Five days a week I sit among fellow Citrus College students, most of whom are in their late teens to early 20s. Almost every day I listen to them complain about one thing or another.
What exactly are they complaining about? Not much.
I listen to complaints about not having enough time. I listen to complaints about not being able to do their homework because of their job. I say again: they really don’t have much to complain about.
Most adults start their days early, and I mean 5 a.m. early, not 8 a.m. early. Most adults by 8 a.m. have already gotten up, had breakfast or not, packed up for the day books, bills and a lunch and are at their jobs ready to start at 8 a.m. So when I listen to students complain about time, I want to tell them, ‘ get up earlier.’
I sometimes listen to students complaining they couldn’t do their homework because they had too much to do now that they have a job. As a 54 year old adult, if I am lucky enough to have a job in this day and age, I am thankful. I keep my job by showing up every day on time and volunteer when necessary on top of making sure my work is completed.
I watch as teachers listen to students cry and complain about their situations as excuses for not turning in work or for it being incomplete. The teacher who is intolerant of excuses and forces students to be responsible and to complete work that is expected of them are to be applauded. I am thankful because it is in those classes that the schedule is adhered to and since I am also a student who faces the same 24 hours in a day I appreciate it.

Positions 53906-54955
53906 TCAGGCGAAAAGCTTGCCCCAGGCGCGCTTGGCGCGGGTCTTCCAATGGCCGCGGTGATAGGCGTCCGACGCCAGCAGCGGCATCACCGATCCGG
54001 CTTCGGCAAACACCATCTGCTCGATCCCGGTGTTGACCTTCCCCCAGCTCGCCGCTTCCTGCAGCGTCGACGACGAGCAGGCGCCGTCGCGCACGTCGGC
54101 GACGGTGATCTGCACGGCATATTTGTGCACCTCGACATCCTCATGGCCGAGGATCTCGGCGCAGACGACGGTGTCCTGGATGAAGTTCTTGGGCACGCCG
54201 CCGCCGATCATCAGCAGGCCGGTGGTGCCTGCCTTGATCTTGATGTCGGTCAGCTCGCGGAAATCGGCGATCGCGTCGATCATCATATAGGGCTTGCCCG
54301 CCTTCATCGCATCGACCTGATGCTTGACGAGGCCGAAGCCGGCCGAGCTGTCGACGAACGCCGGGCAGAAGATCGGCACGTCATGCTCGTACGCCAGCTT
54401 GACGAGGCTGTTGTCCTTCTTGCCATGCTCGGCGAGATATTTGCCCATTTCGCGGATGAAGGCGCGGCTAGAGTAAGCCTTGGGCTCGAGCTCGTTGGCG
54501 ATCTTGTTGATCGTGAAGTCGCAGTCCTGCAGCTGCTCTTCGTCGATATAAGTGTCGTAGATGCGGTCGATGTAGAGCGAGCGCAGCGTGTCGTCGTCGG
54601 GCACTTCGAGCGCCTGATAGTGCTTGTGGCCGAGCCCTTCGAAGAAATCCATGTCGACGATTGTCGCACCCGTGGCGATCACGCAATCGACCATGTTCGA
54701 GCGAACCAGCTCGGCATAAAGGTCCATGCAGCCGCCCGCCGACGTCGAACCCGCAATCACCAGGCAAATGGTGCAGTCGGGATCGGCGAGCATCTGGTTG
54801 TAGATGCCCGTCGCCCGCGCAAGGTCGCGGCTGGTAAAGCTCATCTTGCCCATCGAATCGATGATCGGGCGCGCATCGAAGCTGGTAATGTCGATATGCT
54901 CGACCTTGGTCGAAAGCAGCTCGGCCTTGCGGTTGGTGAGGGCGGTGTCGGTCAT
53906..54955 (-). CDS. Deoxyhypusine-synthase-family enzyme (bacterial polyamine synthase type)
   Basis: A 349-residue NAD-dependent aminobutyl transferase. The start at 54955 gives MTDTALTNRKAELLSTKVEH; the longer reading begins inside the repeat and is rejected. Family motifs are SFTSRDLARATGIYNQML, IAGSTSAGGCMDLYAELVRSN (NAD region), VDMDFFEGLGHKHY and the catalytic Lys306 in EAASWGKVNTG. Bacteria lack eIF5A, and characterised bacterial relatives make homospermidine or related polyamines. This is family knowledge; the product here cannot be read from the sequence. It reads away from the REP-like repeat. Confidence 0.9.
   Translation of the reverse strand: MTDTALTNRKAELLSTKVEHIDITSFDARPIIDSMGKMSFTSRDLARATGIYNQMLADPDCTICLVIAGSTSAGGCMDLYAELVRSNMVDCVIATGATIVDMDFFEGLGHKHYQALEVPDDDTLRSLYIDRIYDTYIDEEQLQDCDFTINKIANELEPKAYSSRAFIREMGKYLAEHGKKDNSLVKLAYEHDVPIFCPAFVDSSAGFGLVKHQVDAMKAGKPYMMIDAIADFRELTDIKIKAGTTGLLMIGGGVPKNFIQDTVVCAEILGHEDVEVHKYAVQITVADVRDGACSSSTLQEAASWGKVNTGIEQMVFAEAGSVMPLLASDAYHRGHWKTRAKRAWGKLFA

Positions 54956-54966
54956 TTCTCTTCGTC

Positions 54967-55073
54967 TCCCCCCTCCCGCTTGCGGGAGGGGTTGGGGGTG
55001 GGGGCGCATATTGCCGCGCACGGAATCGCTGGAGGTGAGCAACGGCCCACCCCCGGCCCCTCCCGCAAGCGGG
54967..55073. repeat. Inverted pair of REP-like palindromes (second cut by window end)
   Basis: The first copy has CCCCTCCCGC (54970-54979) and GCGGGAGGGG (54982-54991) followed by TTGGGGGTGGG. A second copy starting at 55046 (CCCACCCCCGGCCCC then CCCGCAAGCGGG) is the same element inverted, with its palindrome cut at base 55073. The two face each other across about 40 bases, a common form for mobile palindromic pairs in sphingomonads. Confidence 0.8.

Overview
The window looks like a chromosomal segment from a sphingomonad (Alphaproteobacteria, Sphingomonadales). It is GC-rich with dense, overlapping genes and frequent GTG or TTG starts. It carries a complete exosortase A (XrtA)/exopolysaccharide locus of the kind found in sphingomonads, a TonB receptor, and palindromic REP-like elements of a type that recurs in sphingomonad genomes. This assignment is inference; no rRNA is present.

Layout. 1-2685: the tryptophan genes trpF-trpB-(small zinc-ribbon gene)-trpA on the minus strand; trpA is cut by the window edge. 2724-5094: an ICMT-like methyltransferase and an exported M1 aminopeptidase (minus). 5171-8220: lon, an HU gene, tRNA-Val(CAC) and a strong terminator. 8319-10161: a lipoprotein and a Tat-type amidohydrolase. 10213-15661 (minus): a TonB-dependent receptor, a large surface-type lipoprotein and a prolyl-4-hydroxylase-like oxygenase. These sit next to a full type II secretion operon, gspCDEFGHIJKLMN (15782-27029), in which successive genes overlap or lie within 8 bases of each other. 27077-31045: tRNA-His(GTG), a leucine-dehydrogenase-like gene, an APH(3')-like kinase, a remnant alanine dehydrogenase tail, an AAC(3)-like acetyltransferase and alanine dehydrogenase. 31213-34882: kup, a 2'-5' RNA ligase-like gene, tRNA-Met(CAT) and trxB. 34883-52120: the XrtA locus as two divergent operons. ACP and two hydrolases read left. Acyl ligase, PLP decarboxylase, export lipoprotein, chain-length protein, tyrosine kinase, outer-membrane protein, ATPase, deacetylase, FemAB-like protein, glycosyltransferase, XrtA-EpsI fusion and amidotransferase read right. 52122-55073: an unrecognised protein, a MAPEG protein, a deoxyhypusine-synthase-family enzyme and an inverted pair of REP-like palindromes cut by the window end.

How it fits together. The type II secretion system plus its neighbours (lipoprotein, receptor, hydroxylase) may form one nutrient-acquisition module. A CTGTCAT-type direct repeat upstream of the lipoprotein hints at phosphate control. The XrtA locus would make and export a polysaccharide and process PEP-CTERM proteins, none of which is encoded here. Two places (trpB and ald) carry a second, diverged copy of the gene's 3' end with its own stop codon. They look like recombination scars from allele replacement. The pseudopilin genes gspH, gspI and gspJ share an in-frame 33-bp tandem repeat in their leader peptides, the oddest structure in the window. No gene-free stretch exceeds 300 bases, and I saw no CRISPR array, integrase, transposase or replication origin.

For the students who are lucky enough to have a teacher who is flexible and tolerant of the constant flow of excuses, they should stop complaining and as a token of appreciation to their teachers, should finish homework, be on time to class, and at class every day.
Because I can tell every single student that when you get a job there will be no such teacher in the workforce, and you will soon find yourself without a job. If you ask me, some students should be fired and kicked out of class as a result of constant complaining.
Then there are the students who talk through class, giggle with friends, sleep during PowerPoint presentations and secretly text behind a purse or stacks of books. This kind of behavior is flat-out rude, disrespectful and is the hardest for me to tolerate.
We are all here to learn, at least that’s what I’m here for. Life is full of problems and everyone will always have something to complain about but sooner or later every student wants to be looked at as an adult. They want to be heard by everyone and respected for their opinions. This, they feel, is their right and it should not be violated as they progress towards completing their academic goals here at Citrus College.
Respect is still something that can only be earned. In my eyes, teachers earn it every day as they tolerate these students. As for the younger students, only when I can sit in the classroom from start to finish where everything that the teacher is trying to say can be heard and students take full responsibility for their actions, only then will I be able to see my peers as adults and treat them with respect.
Until then, my complaint is students who need to stop and realize that their behavior does not make them adults. It only makes them annoying, disrespectful, and unworthy any respect from those of us who have tolerated their behavior.
Until then, I continue to bite my tongue and sometimes my pencil while I listen to the complaining and strain to hear over the noise. And that is not an opinion, it is a fact.